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This DVD is for home use only and not for use in educational settings.
When the USSR broke apart in 1991, a generation of young people faced a new realm of possibilities. An intimate epic about the extraordinary lives of this last Soviet generation, Robin Hessman's feature documentary debut tells the stories of five Moscow schoolmates who were brought up behind the Iron Curtain, witnessed the joy and confusion of glasnost, and reached adulthood right as the world changed around them. Through candid first-person testimony, revealing footage and vintage home movies, Hessman, who spent many years living in Moscow, reveals a Russia rarely seen on film, where people are frank about their lives and forthcoming about their country. Engaging, funny and positively inspiring, MY PERESTROIKA shows that politics are personal, honesty overshadows ideology and history progresses one day, one life at a time.
This New York Times Critics Pick premiered at Sundance Film Festival2010, and went on to win the Filmmaker Award at Full Frame Film Festival and the Special Jury Award at Silverdocs.
Top Customer Reviews
a] My first qualm is this: Ms. Robin Hessman -- obviously a very talented director -- doesn't challenge her Russians. She chose to be outside the film. She is an invisible presence -- only a camera. We only see and hear the Muscovites who appear to be rambling on and on and on. Ergo, when the characters say something silly or illogical there is no one to push back and ask probing questions.
b] I was struck by excessive self-pitying of my former compatriots. The position in a nutshell is this: "When we were young we believed the official ideology. Alas, this ideology was dumb. Today we struggle with the lack of ideals." For me, it's hard to take it seriously. The majority of Russians knew that the official ideology was a load of garbage, but we were willing to put up with it. This is because like so often in Russia the alternative is anarchy -- a kind of Hobbesian "state of nature". This is precisely what happened in Russia after 1991. Here are the keys to understanding of almost universal deep dislike of Gorbachev by the ordinary Russians: he unleashed the forces of chaos he couldn't control.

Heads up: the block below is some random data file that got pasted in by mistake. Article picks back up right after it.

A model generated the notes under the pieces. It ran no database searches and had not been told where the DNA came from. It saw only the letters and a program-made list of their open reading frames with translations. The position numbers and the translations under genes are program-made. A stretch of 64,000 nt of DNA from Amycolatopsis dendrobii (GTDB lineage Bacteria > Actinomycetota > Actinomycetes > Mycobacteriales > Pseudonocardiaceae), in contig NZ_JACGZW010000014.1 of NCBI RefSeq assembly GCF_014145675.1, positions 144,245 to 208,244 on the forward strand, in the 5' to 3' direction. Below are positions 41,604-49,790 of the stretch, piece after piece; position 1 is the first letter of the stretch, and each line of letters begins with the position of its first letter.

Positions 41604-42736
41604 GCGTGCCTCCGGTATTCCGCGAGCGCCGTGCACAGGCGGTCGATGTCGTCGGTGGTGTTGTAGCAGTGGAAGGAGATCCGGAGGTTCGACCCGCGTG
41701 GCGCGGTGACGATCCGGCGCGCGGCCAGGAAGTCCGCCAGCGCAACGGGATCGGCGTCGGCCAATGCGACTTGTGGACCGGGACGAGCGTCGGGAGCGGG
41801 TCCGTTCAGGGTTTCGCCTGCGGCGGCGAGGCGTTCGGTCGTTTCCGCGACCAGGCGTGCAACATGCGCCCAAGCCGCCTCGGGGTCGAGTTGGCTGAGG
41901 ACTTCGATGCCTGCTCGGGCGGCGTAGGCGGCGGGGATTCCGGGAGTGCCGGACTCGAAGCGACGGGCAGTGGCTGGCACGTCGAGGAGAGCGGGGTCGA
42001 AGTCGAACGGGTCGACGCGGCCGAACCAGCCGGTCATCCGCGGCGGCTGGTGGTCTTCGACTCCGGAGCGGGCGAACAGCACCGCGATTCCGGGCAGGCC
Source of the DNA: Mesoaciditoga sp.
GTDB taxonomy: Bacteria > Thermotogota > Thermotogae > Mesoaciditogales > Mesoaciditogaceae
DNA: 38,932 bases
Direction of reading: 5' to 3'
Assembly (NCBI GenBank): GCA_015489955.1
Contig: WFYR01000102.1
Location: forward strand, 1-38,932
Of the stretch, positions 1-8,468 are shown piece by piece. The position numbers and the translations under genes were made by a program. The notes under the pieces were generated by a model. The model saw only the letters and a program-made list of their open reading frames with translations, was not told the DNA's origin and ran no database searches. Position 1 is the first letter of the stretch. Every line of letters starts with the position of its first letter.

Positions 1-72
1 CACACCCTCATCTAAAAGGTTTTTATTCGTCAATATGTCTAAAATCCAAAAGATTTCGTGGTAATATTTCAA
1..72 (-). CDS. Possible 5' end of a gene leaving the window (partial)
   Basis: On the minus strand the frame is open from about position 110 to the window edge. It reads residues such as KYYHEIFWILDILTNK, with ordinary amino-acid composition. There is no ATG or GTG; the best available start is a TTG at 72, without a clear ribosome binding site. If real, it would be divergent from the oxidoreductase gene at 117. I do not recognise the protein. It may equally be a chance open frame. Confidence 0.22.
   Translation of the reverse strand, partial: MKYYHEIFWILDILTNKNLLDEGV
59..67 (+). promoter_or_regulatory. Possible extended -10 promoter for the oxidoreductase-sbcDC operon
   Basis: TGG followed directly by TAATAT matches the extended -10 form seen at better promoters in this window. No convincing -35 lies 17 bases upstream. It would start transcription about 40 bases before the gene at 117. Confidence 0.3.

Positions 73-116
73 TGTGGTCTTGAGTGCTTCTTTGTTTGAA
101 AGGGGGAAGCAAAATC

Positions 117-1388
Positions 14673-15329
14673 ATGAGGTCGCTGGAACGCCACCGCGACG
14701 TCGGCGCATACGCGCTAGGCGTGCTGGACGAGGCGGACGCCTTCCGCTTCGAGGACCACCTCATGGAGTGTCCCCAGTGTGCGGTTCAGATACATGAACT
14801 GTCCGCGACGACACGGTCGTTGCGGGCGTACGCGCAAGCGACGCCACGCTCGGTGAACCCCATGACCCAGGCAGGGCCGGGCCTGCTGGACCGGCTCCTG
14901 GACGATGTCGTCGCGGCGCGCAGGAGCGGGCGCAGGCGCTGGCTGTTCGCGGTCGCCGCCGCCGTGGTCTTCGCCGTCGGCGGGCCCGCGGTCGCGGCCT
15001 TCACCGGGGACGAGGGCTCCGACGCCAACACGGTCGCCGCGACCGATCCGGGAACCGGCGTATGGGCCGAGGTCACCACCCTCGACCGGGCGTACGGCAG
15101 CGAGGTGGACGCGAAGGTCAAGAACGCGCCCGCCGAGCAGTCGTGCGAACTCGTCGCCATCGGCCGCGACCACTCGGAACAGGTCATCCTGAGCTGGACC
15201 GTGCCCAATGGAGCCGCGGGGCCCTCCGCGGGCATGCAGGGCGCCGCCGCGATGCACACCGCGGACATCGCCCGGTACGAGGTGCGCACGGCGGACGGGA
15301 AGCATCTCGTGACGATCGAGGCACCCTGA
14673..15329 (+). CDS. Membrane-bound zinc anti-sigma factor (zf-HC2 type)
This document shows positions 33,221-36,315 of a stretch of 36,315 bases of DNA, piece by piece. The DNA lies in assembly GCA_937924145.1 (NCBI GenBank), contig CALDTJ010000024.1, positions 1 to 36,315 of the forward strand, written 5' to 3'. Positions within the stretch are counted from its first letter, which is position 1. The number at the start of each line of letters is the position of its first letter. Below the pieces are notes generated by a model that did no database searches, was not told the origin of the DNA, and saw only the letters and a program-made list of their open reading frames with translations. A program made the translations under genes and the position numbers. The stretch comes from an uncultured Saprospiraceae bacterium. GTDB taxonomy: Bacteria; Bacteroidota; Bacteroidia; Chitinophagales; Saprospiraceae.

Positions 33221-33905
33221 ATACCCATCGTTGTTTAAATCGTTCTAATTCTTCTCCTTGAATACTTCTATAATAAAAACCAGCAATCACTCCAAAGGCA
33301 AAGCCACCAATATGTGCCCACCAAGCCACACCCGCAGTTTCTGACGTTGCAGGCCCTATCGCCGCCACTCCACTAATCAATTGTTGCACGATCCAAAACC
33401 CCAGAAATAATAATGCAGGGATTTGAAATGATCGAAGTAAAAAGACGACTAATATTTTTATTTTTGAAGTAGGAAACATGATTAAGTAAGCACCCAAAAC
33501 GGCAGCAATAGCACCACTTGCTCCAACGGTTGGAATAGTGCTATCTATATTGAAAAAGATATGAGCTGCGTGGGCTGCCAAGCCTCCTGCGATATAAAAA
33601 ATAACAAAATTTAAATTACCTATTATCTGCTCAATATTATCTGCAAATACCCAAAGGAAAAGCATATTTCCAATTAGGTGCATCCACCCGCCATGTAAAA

c] The U.S. and Russia.Read more ›
The film takes five former classmates from Moscow who are approaching their fortieth year. They were raised in an era of pure Communism and each blindly worked to become upright Soviet citizens fully accepting the dogma of their party. It's all they knew, the ritual, and it was not something that was questioned. This period is showcased through archival footage as well as old news stories and personal photographs. Upon their college years, the country entered a period of upheaval with enormous social and political changes--new freedoms interspersed with new economic challenges. As each navigated their way (quite differently) within the new Russia, they were swept up in many changes which led to the current and continuing reign of Vladimir Putin.Read more ›
The interviews are honest, humorous, insightful and haunting. To compare our world in the United States (in the mid 1960s to 1980s) with USSR is completely like comparing watermelons to apples. The propaganda we were fed of the fear of Communism, USSR's intentions with our nation, and others, versus what they were taught to believe are stark contrasts. It truly is amazing what politics and spin doctors do to divide people in our world - before and now. What a great look at a culture many of us may not know much about.
This is a very engaging and revealing documentary about the human side of Russian's transition from its Soviet past to a market-based "democracy with Russian characteristics." Through the interwoven footage of home movies, the viewer gets a good sense of how life felt to ordinary Russians on both sides of the transition. Unlike Mikhalkov's "Anna", which traces just one girl and her family through this period, MP provides a more balanced view of a range of outlooks. Again, unlike Mikhalkov, who is rarely subtle in revealing himself, in this film Hessman allows the figures to present a wide range of commentary, with no sense that she has a particular axe to grind.
Highly recommended for any students of Russia, Russian or the Soviet Union, or just anyone curious about societies in transition. The fact that the presentation is not linear, either in time or in the sequencing of segments of its Russian protagonists, makes this a bit more challenging, but definitely more engaging than many documentaries.
Most Recent Customer Reviews
I had to watch this for a class, but it enjoyed it. It was fascinating and insightful.Published 15 months ago by Ana Asher
The only reason I gave it four stars and not five is because if you're not Russian who lived through some of the times that are described there, it will be difficult for you to... Read morePublished on January 3, 2014 by Irina Malkina
Great movie about recent history. The main characters were kids during the old communist regime and experienced Perestroika first hand.Published on February 14, 2013 by Asa C Nojd
The focus is too narrow - you would think there would be a broad, engaging documentary on the collapse of the Soviet Union which mercifully ended with a whimper not a bang. Read morePublished on February 3, 2013 by Jazzfan
Excellent movie. Well done; very objective; does not interpret reality but just presents it through the eyes of today's Russian citizens and old archive footage; Very honest;Published on January 14, 2013 by MISS D DAMSA
Robin Hessman's My Perestroika (2010) does not fail to shock viewers with an unexpected look at both the late Soviet era and present day Russia respectively. Read morePublished on October 31, 2012 by A. Smith